MN students in good hands; too bad there’s not enough of them


by Joe Sheeran | September 4, 2009 • As part of our statewide tour unveiling Minnesota 2020’s latest report, Minnesota’s School Counseling Crunch, we met many hardworking, dedicated and professional school counselors, who see what they do as a vocation, not just a career, and certainly not just a job.counselors-1

While their duties are complex, ranging from helping students with academic, social and mental health issues, their message was simple:  “If counselors don’t get more help, Minnesota students will suffer.”

Hindsight is the official blog of Minnesota 2020. Hindsight gives the run down on the news that jumps out at us on the issues that matter. Often times these stories show us how much further we need to go to have the progressive policy realized in Minnesota.

The report shows that because of budget cuts, counselors are performing more non-counseling duties, such as hall monitoring and test administration.  Add to that a growing need for counseling services in the last two years, and you can see a crisis is brewing.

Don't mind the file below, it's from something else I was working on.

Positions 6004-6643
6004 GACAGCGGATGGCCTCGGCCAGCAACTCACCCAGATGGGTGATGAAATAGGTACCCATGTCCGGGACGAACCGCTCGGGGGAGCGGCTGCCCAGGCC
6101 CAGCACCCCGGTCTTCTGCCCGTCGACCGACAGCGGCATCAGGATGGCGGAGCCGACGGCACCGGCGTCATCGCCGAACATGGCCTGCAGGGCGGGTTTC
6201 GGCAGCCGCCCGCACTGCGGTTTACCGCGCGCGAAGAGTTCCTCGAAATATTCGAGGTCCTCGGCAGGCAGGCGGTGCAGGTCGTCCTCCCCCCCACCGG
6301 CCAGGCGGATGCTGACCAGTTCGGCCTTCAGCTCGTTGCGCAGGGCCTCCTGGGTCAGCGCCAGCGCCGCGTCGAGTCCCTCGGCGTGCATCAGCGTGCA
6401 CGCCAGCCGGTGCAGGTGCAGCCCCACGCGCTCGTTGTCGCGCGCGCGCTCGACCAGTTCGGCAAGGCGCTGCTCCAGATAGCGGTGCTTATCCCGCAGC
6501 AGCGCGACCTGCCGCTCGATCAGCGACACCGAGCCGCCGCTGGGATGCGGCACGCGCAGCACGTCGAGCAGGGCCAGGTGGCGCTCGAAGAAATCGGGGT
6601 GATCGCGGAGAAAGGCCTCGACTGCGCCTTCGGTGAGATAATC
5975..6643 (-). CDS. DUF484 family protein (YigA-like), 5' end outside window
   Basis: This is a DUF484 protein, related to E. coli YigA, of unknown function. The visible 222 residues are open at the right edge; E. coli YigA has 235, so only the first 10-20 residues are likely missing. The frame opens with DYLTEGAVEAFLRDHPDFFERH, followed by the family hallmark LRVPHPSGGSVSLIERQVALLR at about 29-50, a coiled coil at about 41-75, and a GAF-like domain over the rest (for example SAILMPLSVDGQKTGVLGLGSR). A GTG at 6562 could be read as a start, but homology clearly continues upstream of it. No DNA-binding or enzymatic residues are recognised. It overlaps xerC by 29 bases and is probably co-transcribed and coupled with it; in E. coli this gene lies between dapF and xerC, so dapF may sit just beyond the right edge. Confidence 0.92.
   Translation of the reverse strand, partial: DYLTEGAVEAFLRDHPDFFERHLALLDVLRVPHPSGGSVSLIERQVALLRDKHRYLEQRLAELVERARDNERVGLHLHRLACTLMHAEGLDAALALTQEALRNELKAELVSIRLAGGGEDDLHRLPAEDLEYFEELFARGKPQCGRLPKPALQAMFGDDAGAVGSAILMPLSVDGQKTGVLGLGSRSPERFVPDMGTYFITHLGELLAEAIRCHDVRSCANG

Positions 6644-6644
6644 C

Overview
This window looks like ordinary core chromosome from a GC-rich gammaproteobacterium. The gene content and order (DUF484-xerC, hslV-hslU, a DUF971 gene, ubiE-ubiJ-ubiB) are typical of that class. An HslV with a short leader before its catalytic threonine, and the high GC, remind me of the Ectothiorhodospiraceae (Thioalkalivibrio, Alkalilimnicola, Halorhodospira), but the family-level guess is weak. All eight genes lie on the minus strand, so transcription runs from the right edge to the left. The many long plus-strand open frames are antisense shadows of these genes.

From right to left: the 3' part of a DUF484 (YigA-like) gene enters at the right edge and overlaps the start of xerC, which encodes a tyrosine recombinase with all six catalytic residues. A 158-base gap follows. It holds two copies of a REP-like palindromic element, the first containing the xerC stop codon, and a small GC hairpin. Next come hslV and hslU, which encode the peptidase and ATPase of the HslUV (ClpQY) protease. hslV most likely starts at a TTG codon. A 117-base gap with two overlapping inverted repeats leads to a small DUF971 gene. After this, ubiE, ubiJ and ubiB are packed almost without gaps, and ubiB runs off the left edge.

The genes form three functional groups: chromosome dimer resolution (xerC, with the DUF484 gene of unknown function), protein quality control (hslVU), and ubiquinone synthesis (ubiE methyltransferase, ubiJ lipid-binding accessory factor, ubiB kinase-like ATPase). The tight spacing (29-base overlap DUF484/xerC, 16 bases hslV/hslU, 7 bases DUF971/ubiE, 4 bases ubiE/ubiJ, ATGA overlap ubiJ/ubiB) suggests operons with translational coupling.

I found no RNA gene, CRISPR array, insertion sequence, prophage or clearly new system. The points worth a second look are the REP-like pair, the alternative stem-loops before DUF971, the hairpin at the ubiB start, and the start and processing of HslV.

At least three times, in different parts of the state, we heard almost the same story.  A child comes to his or her counselor because the student’s parents got into a fight. The student is upset and wants to talk with someone he or she trusts.  Unfortunately, the counselor is forced to put the student off because there’s a state-mandated test that counselor must administer at that very moment.

As each counselor recounted these stories, you can clearly see the disappointment and frustration on all of their faces, one even broke into tears.

What’s more troubling is the number of students who need counseling but don’t even realize they have access to these services in school.

Because the average Minnesota counselor is responsible for about 800 students, compared to the national average, 476-to-1, they’re left in a reactionary mode.  Counselors have little time to initiate proactive assemblies that could help students avoid many mental health, social and academic issues in the first place.

These good people are smart professionals with big hearts and well-trained to help Minnesota students succeed.  Children and teenagers who do reach a counselor are well served.  In order for Minnesota to remain a leader in education, we must ensure that all students have access to these critical educational resources.